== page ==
Americans won’t be congregating en masse this year to mark Memorial Day with parades, flag waving and other displays of patriotic pride.
The coronavirus pandemic has curtailed those plans but has given us an excellent opportunity and reminder to remember those who suffered from and succumbed to one war’s most ghastly killers — disease.
Thanks to modern medicine fewer of our servicemen and -women die of disease on the battlefield, but far more warriors through the ages have fallen to germs than guns and swords combined. Diseases don’t care about military uniforms and kill indiscriminately.
For Nacogdoches County, this is no more apparent than the last great pandemic, between 1917 and 1920. On the battlefields of World War I, Nacogdoches County lost twice as many men to disease as enemy weaponry.
Since it has been more than 100 years since disease was the No. 1 killer of combatants, it is easy to forget men of the 64th Coast Artillery Corps on Memorial Day. Yet, Company F of the 64th had more Nacogdoches County men die in war than any other single unit I could find.
They were never in combat.
Let that sink in. The Army company that lost more Nacogdoches County men in war than any other did so from more than 100 — or in one case 5,000 — miles from the front line as six of its members died of influenza.
Teddy C. Pierce was the youngest, succumbing to influenza at age 18, while Charley Jones was the old man of the group, dying at 28. They were all young and healthy with their lives ahead of them. All of them gave their lives in service to our country and world freedom.
The first to go was 22-year-old Thomas Floyd Olds of Appleby. He didn’t make it out of training. He caught rubella — now eradicated — on Feb. 7, 1917. Nine days later, his rash and fever worsened with new chills and a dry cough. By Feb. 25, he was dead.
His body was returned and buried at Bethel Cemetery in Appleby where his father, General “Fate” Olds — yes, his first name was General — and mother, Martha, grieved for their son for decades. Both outlived their boy by more than 40 years. The obelisk over Thomas Olds’ grave is the single largest marker in Bethel Cemetery, but I couldn’t find his name on the veterans’ memorial there Monday afternoon.
Like so many of his generation, Olds had never been far from his family farm. He had no natural immunity to the disease that killed him, much like people who have been killed recently by the coronavirus.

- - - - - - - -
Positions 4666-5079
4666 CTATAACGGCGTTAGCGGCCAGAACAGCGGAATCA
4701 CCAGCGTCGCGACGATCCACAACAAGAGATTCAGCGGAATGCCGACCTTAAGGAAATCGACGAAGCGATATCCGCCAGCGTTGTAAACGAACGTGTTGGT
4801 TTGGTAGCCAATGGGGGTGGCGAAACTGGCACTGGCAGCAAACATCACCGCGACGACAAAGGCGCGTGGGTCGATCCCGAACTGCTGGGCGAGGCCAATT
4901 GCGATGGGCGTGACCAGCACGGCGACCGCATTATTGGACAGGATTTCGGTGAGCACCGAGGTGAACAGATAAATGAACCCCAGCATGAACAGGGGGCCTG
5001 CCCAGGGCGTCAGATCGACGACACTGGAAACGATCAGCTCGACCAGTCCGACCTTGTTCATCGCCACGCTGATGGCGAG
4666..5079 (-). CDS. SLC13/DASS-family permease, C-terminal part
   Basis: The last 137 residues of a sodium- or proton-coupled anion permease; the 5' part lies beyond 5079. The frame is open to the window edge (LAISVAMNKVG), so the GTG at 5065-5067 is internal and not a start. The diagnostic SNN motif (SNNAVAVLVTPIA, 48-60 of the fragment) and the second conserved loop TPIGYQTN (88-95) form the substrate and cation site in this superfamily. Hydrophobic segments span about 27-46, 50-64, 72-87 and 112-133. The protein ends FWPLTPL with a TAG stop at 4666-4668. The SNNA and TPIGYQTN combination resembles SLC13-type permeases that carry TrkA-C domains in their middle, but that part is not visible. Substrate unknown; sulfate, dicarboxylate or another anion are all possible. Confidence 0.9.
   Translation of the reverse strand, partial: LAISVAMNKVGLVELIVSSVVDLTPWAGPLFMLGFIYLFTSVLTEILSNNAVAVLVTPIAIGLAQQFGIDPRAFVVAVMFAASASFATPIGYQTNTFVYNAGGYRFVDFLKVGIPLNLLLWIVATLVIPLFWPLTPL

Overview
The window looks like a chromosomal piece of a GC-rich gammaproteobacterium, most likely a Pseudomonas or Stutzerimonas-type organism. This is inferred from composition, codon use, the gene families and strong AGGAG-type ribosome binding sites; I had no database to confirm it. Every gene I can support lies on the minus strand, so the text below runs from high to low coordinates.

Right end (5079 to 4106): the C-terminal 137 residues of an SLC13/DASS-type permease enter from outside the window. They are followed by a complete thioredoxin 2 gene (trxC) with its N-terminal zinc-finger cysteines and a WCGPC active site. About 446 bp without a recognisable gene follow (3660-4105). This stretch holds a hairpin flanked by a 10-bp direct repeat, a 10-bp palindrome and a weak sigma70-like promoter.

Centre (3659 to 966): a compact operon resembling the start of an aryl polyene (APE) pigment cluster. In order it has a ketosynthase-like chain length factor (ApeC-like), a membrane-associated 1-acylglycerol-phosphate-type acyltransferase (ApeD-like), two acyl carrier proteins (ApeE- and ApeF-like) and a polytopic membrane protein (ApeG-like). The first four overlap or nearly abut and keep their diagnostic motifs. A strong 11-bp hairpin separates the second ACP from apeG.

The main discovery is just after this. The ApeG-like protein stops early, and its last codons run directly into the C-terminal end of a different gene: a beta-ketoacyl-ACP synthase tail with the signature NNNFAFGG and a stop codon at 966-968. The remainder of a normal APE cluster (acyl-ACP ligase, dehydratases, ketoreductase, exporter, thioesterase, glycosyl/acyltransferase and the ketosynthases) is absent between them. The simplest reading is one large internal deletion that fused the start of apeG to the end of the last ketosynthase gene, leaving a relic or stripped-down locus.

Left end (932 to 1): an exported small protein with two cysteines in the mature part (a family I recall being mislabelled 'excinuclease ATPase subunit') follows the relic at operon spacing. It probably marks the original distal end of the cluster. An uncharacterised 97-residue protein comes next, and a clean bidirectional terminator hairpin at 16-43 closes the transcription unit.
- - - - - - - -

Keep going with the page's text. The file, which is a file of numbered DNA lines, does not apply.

Olds’ five comrades made it to France before the flu struck in October 1918, each dying about a month before the guns went silent along the Western Front.
Marion Houston must have known the prognosis wasn’t good. He was the first to catch the flu in France. Had he been nearby when Olds died? How many people had he seen cough and gasp as their lungs gave out and pneumonia set in? Did he take it seriously or just figure he might die in battle anyway? He drew his last gasping breath on Oct. 3, 1918, in Le Havre, France, virtually a world away from home but far from the fighting.
He was laid to rest in Oak Grove cemetery next to five World War I servicemen killed in combat.
One by one, men of Company F continued to fall, like an invisible sniper was picking them off. Charley Jones. Henry James Hutson. Clyde Chapman. Teddy C. Pierce.
When we talk of those who died in war, men like these are too often omitted. But they also each represent a human life taken too soon from this world.
We know these men were mourned and honored at ceremonies long before Memorial Day became a holiday in 1971. The company’s first sergeant, Elbert Reese, was one of the 32 men who chartered the local American Legion in October 1919.
Aided by the movement of troops, Spanish Flu killed around 50 million people worldwide, as I’m sure you’ve heard in recent months. But that’s not to say the spread of disease ended with the Great War.
Disease killed somewhere in the neighborhood of 20 million people in World War II. Thousands of soldiers died from all manner of diseases. Surprisingly, the record keeping during that era isn’t as clear as it was in the 1910s. Servicemen who died of illness, accidents or by foul play are all listed as “DNB” — died, non-battle.
Korean War statistics are just as murky, but we know diseases killed, more than 5,000 prisoners of war thanks to a 2013 study by South Korean doctors.
Because of widespread inoculation and better medicine, disease deaths in Vietnam were fewer than 1,000, about the same as the wars in Iraq and Afghanistan combined.
On a more recent note, two members of the military and 25 other Department of Defense employees have died of the coronavirus.
This weekend and beyond, I implore every patriotic American to remember these men as we fight our own invisible enemy. They are part of the history of this great nation and should not be forgotten or relegated to dusty books and obscure military documents.
Think of them, cut down in the prime of life with so much left to do. Imagine their families when hearing their sons had fallen not from an enemy bullet but from something microscopic. They answered a calling and did what they must. Their stories remind us that diseases are part of nature and that even in the darkest of times, we have to carry on.
Even when the world feels like it’s falling apart. Especially if the world feels like it’s falling apart.
Josh Edwards is managing editor of The Daily Sentinel.